Eight Below is a story of survival against incredible odds. Eight dogs are left behind in one of the most inhospitable places on Earth, Antarctica, at the onset of one of the worst winters in history.
Few in the world even dare to venture the frozen wastes of Antarctica. It is a place that does not provide the essentials for life. Unless you have them brought to you, you cannot survive in Antarctica’s harsh environment. For those who are driven to survive there, their time is limited as the winter is brutal and stops travel on to and off of the frigid continent.
Gerry Shepherd (Paul Walker) is a guide in this harsh environment. He and his co-workers are stationed there to aid in expeditions in to the frozen lands that surround their camp.
His other companions at this camp are his team of eight working dogs. These friends are the muscle that pulls Gerry’s dog sled and then guide him home to camp. They are like part of his family, all with distinct personalities.
Gerry has been asked to guide an American geologist (Bruce Greenwood) to a mountain in hopes of making a scientific discovery. He now knows that the trip will be more dangerous than expected and decides that it would be safer to take the dog sled to travel to their destination. The ice in places will be too thin to take any other transportation.
Severe weather has been reported to the expedition team. Their adventure is cut short and they are forced to return to base for immediate evacuation. The dogs are left behind to be collected in a second rescue run… a run that never happens. Now alone, they must depend of their instincts and each other to survive.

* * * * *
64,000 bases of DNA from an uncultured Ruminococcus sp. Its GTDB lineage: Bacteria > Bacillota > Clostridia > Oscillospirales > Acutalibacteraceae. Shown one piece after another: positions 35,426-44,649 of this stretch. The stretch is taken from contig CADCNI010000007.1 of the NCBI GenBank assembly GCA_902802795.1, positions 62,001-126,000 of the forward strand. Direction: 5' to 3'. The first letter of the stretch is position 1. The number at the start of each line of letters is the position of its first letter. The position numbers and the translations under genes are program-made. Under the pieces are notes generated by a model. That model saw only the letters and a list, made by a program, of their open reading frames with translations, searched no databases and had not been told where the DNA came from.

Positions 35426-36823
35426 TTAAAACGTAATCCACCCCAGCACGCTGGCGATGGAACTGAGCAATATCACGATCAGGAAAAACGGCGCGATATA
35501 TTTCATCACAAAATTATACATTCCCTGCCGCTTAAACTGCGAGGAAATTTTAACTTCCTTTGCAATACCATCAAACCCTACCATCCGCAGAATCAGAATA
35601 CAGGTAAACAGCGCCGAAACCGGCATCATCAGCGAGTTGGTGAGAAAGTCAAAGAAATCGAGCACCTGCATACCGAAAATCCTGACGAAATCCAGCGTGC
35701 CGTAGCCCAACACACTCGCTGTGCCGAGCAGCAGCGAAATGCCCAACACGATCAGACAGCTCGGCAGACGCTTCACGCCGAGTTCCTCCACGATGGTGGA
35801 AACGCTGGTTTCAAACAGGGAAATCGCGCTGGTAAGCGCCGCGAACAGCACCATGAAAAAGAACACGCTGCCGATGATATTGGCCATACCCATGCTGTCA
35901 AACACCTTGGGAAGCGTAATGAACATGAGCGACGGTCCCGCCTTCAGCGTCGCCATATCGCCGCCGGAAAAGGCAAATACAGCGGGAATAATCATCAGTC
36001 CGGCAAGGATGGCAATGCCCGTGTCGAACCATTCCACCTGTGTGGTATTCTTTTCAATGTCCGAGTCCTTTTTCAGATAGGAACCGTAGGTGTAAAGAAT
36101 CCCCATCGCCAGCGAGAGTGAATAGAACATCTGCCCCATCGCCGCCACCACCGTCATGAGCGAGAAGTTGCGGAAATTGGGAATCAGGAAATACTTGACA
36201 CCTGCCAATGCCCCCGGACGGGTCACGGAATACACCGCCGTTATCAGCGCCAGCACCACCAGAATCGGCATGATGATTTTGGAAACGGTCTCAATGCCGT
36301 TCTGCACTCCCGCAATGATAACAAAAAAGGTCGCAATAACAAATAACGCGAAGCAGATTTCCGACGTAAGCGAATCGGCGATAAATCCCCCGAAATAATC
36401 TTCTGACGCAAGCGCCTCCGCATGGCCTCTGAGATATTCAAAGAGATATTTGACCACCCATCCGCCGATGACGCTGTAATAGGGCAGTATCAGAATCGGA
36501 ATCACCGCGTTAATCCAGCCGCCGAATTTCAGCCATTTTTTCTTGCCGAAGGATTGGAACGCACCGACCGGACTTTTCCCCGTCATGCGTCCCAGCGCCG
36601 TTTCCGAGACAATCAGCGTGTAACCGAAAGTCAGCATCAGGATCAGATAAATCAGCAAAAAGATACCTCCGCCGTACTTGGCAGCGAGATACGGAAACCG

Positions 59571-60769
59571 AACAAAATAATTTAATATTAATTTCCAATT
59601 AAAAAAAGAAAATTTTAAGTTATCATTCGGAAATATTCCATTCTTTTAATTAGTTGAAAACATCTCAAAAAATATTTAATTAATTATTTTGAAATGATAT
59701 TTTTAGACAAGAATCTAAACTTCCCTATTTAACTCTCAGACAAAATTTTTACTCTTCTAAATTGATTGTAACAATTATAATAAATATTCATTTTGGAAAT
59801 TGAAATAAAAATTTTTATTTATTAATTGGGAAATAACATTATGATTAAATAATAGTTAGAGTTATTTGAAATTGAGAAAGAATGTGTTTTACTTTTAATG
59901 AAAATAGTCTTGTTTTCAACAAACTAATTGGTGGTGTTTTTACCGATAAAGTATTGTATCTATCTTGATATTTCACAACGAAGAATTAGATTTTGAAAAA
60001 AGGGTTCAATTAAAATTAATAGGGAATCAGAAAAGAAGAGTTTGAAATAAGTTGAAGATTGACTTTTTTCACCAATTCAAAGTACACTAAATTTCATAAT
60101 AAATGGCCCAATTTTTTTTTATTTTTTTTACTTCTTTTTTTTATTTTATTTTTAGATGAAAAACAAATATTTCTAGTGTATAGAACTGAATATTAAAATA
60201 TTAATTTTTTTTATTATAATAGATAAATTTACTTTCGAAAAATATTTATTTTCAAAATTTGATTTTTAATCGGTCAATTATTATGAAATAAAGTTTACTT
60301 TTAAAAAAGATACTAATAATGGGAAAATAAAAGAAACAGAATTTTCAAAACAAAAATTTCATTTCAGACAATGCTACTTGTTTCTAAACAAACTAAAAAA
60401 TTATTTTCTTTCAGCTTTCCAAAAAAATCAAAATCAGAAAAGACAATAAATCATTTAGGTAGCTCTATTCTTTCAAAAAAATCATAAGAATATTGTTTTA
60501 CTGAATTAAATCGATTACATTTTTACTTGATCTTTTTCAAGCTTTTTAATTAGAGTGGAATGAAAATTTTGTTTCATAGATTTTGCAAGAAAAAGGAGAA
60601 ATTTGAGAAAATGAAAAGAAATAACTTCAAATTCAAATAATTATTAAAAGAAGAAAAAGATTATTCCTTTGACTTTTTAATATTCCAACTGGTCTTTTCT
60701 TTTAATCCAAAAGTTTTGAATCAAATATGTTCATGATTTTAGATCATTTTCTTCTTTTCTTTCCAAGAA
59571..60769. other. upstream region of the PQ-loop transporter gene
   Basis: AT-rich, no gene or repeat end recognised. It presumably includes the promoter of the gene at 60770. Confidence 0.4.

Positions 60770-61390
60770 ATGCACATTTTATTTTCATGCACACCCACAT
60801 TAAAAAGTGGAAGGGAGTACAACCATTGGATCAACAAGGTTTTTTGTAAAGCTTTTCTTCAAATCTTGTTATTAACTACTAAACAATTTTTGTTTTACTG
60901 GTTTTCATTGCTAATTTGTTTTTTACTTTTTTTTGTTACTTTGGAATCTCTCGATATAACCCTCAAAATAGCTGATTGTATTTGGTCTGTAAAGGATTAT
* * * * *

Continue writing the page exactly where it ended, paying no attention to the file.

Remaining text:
Safe back in the US, Gerry’s conscience will not rest. He needs to know the fate of his family, the dogs that he loves and abandoned to die and is driven to get back and attempt to rescue them.
Ok, I’m a sap. I liked the attachment that you can’t help but feel for the dogs. They are his family after all. Besides, after you are formally introduced to them, you can’t help but be compelled to look for their individual traits and markings that make them distinct. Some of them are more dominant, some just plain goofy; all of them are lovable.
Is this a must see film? I don’t think so. It is a mushy and at times slow Disney flick. What that means is organized disorder with a side of heartbreak. What it doesn’t mean is a story with a motivated plot meant to capture your attention. Contrary to popular belief, not every movie that Disney produces is a gem. You’ll be interested in what happens, but it’s not all that exciting or unexpected.
If you love animals and want to see them in action, this is your film. Just remember that this is not a happy story so you’ll have to bring a box of tissues.